For instance if a person is in the habit of yielding to the desire to eat whatever is available to him in the refrigerator, so he becomes a slave to the passion of eating and he becomes constrained to eat anything his eyes see. And so, because he never developed his self-control muscles, if he’s ever faced with a food of doubtful kashrus, sometimes his passion to eat overcomes his scruples and he finds a reason to eat it.
That’s why the Alter of Slabodka when his wife served him a dessert, so he would eat some of it and tell her how delicious it is, but then before finishing it completely, he would shove it away. The Alter also would never taste delicatessen; he said delicatessen means yielding to passion because you can get the same benefit without the extra spices.
Habitual Talking and Reading
When it comes to talking, same thing. If a person hasn’t trained himself to keep his mouth closed, he’ll never be able to hold back when faced with a test of saying devarim assurim. Many people have a habit of talking on the telephone; they sit on the phone and talk. They talk and talk and talk. And even if you’re saying nothing wrong but there’s no prishus; there’s no self control, and once you don’t have self control, who knows what people say on the phone to each other?! Who knows what type of wicked words are exchanged?! And so, if you can train yourself to be a porush from speaking even when it’s permissible, you can consider yourself a pelehdikeh person – you’re already remarkable.
Even a porush when it comes reading is something exceptional! Now, reading is one of the best things to do if done properly but when people have a habit of reading, they read anything. A man is sitting in the waiting room in the doctor’s office and on the little table there’s a stack of newspapers. It’s worse than a pile of horse manure but he picks it up and reads it anyhow because he never says no to himself – and then when he’s confronted with a nisayon, he’s at a loss. He’s too weak to deny himself.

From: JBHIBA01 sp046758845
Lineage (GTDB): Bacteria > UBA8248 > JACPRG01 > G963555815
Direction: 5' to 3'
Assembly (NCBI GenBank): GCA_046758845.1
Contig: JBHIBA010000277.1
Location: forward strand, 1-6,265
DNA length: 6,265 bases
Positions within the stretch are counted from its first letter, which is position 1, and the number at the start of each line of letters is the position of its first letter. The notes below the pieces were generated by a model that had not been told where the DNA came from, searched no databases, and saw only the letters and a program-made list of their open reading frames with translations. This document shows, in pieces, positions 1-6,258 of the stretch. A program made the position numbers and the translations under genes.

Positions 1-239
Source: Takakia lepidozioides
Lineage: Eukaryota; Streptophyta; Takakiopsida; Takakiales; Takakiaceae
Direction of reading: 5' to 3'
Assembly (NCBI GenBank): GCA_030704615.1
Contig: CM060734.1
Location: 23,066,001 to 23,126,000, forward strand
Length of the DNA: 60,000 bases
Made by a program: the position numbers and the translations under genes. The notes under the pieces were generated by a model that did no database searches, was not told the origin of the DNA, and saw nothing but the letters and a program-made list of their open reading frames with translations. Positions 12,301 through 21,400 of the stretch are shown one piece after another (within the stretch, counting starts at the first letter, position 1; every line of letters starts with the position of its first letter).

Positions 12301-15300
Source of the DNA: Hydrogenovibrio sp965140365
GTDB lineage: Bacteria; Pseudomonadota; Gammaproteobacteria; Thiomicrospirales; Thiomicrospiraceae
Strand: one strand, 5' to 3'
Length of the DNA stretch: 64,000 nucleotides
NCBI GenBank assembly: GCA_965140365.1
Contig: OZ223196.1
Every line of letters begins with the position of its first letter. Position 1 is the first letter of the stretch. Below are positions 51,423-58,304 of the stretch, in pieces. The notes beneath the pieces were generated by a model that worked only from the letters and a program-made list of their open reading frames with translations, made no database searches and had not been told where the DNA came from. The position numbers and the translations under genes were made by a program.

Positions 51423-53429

The Nazir Keeps Away
That’s why it pays to practice self-control in everything so that your mind should be in control of your body and when it comes to a question of Torah and serving Hashem, you won’t yield to the passions of the body because your mind is in control.
Now, to a great extent that was the life of a nazir; he was a porush. The word nazir comes from the word zar, separate, because that was the important element of his nezirus – he abstained from superfluous things.
Of course he lived a normal life. He worked, he had chaveirim. In most cases he was married too – in those days everybody was married. But to a certain extent he lived a life of abstaining. He couldn’t drink wine so he couldn’t go to parties, to banquets. Even regular meals, he had to avoid sometimes. He couldn’t go to funerals and to the cemeteries. He couldn’t even go into a building where there’s a dead body. And therefore, in many ways the nazir was limited in his contacts with the world; he couldn’t be too convivial; he couldn’t associate with people and so wherever he went he was the odd man out – he was separated; he stayed to himself.